Young planet without star discovered
A young exotic planet - six times more massive than Jupiter - has been discovered floating all alone without a sun about 80 light-years from Earth
The planet, dubbed PSO J318.5-22, formed a mere 12 million years ago - a newborn in planet lifetimes. It was identified by an international team of astronomers from its faint and unique heat signature by the Pan-STARRS 1 (PS1) wide-field survey telescope on Haleakala, Maui.
Follow-up observations using other telescopes in Hawaii show that it has properties similar to those of gas-giant planets found orbiting around young stars. And yet PSO J318.5-22 is all by itself, without a host star.
"We have never before seen an object free-floating in space that looks like this. It has all the characteristics of young planets found around other stars, but it is drifting out there all alone," said team leader Dr Michael Liu of the Institute for Astronomy at the University of Hawaii at Manoa.
"I had often wondered if such solitary objects exist, and now we know they do," said Liu. Only a handful of planets have been directly imaged, all of which are around young stars - less than 200 million years old. PSO J318.5-22 is one of the lowest-mass free-floating objects known, perhaps the very lowest, researchers said. But its most unique aspect is its similar mass, colour, and energy output to directly imaged planets.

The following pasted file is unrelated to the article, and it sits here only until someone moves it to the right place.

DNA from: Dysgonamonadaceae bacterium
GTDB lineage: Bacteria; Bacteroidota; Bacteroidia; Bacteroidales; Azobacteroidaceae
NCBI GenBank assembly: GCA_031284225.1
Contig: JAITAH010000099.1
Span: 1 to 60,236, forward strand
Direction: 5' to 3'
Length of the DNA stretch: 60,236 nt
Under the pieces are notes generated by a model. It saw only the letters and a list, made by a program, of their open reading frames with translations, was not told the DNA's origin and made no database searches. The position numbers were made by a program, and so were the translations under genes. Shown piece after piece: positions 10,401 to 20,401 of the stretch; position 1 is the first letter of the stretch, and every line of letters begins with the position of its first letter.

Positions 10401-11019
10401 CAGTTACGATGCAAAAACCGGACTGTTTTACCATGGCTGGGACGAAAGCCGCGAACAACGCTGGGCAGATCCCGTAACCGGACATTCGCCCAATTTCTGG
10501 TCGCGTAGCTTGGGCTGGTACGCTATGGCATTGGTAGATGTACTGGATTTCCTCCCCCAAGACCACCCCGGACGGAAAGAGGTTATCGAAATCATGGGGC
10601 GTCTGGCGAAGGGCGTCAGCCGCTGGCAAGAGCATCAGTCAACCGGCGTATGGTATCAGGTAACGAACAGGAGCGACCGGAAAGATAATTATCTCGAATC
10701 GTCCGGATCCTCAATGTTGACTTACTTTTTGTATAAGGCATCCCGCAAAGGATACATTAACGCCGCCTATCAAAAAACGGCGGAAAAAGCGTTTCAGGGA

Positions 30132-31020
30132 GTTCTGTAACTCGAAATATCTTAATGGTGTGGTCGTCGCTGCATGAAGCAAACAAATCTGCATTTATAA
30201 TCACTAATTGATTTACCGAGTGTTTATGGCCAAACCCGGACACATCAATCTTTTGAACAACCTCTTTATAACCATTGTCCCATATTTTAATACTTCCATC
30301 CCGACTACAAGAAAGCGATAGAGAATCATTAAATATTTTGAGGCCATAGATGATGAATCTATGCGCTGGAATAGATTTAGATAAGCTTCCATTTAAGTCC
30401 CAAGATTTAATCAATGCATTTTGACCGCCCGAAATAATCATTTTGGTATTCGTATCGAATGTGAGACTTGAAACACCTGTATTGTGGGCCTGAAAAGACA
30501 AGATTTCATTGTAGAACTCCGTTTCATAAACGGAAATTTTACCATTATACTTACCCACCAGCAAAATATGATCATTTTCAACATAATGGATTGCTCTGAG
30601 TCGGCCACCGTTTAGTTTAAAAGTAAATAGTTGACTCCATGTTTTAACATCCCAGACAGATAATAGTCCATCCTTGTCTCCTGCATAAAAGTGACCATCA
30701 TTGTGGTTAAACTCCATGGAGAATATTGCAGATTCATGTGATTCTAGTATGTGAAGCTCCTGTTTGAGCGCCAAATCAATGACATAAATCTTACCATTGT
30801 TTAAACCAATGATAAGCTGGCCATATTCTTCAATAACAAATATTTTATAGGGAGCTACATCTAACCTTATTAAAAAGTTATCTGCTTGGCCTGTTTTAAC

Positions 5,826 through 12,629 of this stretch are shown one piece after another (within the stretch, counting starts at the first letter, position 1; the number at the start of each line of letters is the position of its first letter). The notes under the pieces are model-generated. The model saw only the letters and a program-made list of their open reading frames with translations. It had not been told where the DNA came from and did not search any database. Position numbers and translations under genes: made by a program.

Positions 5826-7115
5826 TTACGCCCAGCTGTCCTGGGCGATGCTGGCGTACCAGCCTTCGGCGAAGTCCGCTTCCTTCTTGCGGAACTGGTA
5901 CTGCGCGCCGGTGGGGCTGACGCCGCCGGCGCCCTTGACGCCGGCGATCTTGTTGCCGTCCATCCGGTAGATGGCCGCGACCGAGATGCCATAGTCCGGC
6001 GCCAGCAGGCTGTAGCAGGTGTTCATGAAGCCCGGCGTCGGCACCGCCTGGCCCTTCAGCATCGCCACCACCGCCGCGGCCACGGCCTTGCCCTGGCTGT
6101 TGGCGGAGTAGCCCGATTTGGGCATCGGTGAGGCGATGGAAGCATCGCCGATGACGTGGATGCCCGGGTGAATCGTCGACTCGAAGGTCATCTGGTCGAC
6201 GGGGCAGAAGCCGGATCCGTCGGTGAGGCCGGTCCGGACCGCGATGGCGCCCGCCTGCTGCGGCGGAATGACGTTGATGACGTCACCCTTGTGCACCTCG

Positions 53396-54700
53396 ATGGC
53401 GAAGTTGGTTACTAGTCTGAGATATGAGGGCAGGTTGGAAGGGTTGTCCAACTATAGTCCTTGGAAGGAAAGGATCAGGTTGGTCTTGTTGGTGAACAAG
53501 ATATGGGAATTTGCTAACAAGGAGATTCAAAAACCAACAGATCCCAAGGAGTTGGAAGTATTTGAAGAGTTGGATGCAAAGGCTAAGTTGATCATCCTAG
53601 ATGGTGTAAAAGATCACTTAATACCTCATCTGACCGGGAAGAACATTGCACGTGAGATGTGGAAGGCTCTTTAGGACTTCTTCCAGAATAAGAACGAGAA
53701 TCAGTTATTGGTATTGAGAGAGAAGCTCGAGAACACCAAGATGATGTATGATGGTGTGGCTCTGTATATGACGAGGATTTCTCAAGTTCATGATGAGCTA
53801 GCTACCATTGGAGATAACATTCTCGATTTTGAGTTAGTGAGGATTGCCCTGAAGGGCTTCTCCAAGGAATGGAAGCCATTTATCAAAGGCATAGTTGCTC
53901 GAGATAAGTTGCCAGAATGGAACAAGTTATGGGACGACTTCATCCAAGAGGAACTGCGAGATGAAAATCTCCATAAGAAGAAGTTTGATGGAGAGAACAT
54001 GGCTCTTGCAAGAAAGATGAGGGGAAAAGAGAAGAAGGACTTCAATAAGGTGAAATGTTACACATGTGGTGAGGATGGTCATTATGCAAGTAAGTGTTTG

"Planets found by direct imaging are incredibly hard to study, since they are right next to their much brighter host stars. PSO J318.5-22 is not orbiting a star so it will be much easier for us to study. It is going to provide a wonderful view into the inner workings of gas-giant planets like Jupiter shortly after their birth," said
Dr Niall Deacon of the Max Planck Institute for Astronomy in Germany and a co-author of the study. PSO J318.5-22 was discovered during a search for the failed stars known as brown dwarfs. Due to their relatively cool temperatures, brown dwarfs are very faint and have very red colours. PSO J318.5-22 stood out as an oddball, redder than even the reddest known brown dwarfs. The planet is extremely cold and faint, about 100 billion times fainter in optical light than the planet Venus. Most of its energy is emitted at infrared wavelengths. The team followed up the PS1 discovery with multiple telescopes on the summit of Mauna Kea on the island of Hawaii.
Infrared spectra taken with the NASA Infrared Telescope Facility and the Gemini North Telescope showed that PSO J318.5-22 was not a brown dwarf, based on signatures in its infrared light that are best explained by it being young and low-mass. Based on its distance, about 80 light-years, and its motion through space, the team concluded that PSO J318.5-22 belongs to a collection of young stars called the Beta Pictoris moving group that formed about 12 million years ago. The study appears in the Astrophysical Journal Letters.